That's probably why imaging is such a powerful, and popular, mental workout for athletes. "We try to get them to experience, in their minds, their ideal performance," says USOC sports-psychology consultant Peter Haberl. That seems to be especially crucial in events requiring a series of precise movements, like long jumps, pole vaults or dives. Although scientists have not taken brain scans of a diver doing, say, a triple somersault with a twist, they have measured brain activity in people performing other complex movements. A 1995 study in Boston compared the brain regions of people who physically practiced a five-finger piano exercise with people who mentally practiced it. In both groups the area of the brain devoted to moving the fingers got bigger and accuracy improved. That same year, neuroscientists in London found that subjects who imagined moving a joystick activated pretty much the same areas of their brains as those who really moved it. The same process likely occurred in Backley's brain as he mentally hurled the javelin. "Through mental practice, [he] kept stimulating the networks of connected neurons where his skill was embroidered," Robertson writes. "By keeping these patterns of connections firing together... he preserved them."
That's what triathlete Nick Radkewich, 29, hopes will happen in his brain as a result of visualizing the cycling course. "I go over the course, where the hard turns are," he says. "It's almost like I'm looking through my own eyes, seeing the landmarks on the course, seeing the race occur." Similarly, mental imagery may strengthen the neuronal circuits--millions of neurons firing in concert--that direct complicated moves like those in wrestling, and make them almost automatic. Lincoln McIlravy, 26, Team USA's top wrestler at 152 pounds, has no doubt that overthinking your moves (especially in the heat of competition) can tie your brain in knots, so he relies on mental footage of his matches to make his moves automatic. "From the second the whistle blows, it's all instinct. If you stopped the match, and asked me my name, I'd have to think about it. I never think 'This would work or that would work.' There have been times when I've thought, 'An arm drag would work right now,' but if it's not automatic, it's too late."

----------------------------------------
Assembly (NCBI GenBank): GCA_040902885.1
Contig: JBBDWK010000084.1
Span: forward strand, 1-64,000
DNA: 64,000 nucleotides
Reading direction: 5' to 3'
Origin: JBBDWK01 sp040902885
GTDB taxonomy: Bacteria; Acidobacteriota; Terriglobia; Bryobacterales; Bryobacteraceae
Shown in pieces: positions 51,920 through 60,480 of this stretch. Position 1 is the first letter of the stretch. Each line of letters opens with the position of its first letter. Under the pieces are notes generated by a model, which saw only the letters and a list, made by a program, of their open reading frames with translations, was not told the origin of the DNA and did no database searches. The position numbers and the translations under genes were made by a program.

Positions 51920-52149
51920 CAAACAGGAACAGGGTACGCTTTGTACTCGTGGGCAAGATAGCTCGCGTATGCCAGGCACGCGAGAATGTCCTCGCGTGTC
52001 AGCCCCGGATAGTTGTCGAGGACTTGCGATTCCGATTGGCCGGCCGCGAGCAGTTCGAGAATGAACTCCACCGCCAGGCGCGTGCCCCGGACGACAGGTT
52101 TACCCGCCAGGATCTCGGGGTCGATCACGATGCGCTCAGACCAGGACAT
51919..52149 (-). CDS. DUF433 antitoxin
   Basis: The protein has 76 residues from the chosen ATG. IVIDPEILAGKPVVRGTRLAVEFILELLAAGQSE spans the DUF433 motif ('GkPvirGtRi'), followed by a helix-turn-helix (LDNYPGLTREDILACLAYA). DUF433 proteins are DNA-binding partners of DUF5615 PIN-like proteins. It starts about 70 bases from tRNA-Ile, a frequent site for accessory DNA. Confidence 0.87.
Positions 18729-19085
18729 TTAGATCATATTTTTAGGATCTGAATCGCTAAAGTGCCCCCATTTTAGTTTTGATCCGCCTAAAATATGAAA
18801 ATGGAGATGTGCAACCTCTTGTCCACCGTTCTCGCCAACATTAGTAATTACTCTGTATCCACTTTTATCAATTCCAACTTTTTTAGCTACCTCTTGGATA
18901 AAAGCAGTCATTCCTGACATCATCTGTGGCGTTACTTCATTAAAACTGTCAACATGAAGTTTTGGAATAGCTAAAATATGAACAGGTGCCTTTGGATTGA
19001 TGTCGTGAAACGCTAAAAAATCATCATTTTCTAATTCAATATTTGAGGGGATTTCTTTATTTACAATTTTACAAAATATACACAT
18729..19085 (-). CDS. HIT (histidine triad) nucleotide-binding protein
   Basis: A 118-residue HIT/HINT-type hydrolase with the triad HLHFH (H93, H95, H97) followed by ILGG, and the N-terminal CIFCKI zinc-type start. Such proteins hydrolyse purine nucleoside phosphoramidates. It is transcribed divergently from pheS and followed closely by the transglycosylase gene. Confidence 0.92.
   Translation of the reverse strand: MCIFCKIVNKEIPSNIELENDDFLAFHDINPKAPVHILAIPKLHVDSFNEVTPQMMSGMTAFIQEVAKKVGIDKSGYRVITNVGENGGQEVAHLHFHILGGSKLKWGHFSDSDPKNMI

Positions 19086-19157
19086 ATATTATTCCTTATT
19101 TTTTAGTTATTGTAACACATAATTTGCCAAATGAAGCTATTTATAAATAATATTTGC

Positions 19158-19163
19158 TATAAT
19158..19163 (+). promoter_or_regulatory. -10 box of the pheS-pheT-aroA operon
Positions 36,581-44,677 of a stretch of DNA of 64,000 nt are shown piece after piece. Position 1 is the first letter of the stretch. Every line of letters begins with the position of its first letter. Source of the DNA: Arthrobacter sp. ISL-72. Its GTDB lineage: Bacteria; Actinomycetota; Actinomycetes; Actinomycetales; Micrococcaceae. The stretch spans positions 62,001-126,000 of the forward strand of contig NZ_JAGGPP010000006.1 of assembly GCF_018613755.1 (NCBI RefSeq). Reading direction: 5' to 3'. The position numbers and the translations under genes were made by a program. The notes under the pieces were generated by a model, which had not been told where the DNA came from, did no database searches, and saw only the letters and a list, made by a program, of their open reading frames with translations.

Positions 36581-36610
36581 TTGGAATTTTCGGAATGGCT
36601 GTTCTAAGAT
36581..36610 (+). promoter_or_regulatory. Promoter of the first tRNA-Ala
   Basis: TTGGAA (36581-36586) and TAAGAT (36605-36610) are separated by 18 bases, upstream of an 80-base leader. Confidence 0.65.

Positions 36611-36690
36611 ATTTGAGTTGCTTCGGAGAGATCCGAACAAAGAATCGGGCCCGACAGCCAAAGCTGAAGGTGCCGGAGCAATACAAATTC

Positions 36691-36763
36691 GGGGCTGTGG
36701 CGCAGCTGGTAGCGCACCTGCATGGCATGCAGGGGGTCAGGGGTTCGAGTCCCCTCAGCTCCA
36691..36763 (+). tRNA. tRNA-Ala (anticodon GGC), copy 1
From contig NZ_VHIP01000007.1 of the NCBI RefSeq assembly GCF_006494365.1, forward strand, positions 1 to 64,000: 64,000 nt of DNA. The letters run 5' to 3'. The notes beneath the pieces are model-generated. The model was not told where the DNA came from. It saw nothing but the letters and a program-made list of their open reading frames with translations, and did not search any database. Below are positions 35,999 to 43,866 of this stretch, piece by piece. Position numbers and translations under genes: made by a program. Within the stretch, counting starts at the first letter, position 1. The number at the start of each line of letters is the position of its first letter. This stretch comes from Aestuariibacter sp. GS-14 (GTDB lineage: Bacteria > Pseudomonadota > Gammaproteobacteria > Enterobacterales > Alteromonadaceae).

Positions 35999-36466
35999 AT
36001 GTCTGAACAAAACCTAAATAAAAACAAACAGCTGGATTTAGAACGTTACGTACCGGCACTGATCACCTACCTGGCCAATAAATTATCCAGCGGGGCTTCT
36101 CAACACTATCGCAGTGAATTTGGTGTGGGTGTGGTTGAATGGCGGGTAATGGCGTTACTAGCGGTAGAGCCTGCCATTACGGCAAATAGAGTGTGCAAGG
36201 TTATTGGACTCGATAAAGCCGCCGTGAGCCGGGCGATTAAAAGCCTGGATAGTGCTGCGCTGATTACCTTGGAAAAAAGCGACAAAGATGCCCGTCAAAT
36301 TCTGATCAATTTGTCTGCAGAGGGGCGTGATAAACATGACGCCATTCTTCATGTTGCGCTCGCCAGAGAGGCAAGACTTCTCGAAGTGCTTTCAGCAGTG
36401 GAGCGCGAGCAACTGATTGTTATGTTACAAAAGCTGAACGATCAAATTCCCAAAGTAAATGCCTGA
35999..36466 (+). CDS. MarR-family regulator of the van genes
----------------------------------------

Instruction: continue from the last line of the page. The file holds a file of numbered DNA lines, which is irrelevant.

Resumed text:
Mental practice can be so real as to be exhausting. Diver Davison, 20, knows how that goes. At night she takes long walks, rehearsing each dive in her head. "I picture the perfect dive," she says. "I'm actually tired afterward, from all the visualization."
That undoubtedly reflects the intense concentration that mental practice requires. All the effects of mental workouts, from brain activations to finger strengthening, occur only if the imaging is accompanied by intense concentration. Attention matters. It can literally "sculpt brain activity by turning up or down the rate at which particular sets of synapses fire," Robertson writes in his book. "And since we know that firing a set of synapses again and again makes the [neuronal circuit] grow bigger and stronger, it follows that attention is an important ingredient." Attending to one sense also dampens activity in brain regions responsible for other senses, and perhaps for other actions. That's why tuning out the crowd might improve performance: the brain may have more energy to attend to movement if it is not processing sound. Tara Nott is counting on it. When she steps up to the weight, she says, "I walk behind it and I stand there and I close my eyes. I just take a deep breath. I don't see anything in front of me. I don't see the judge. I don't see the people in the stands. I can hear 'C'mon, Tara!' but it's mostly a blur."
Even the hoary notion that practice makes perfect has found a solid basis in neurobiology. As you progress in skill, "there's less for you to consciously attend to or think about," says sports psychologist and kinesiologist John Raglin of Indiana University. As a result the stroke, the swing or the jump becomes automatic. In fact, neuroscientists find that the more one practices a series of precise movements, the lower the brain activity often required to execute them. Let the mind games begin.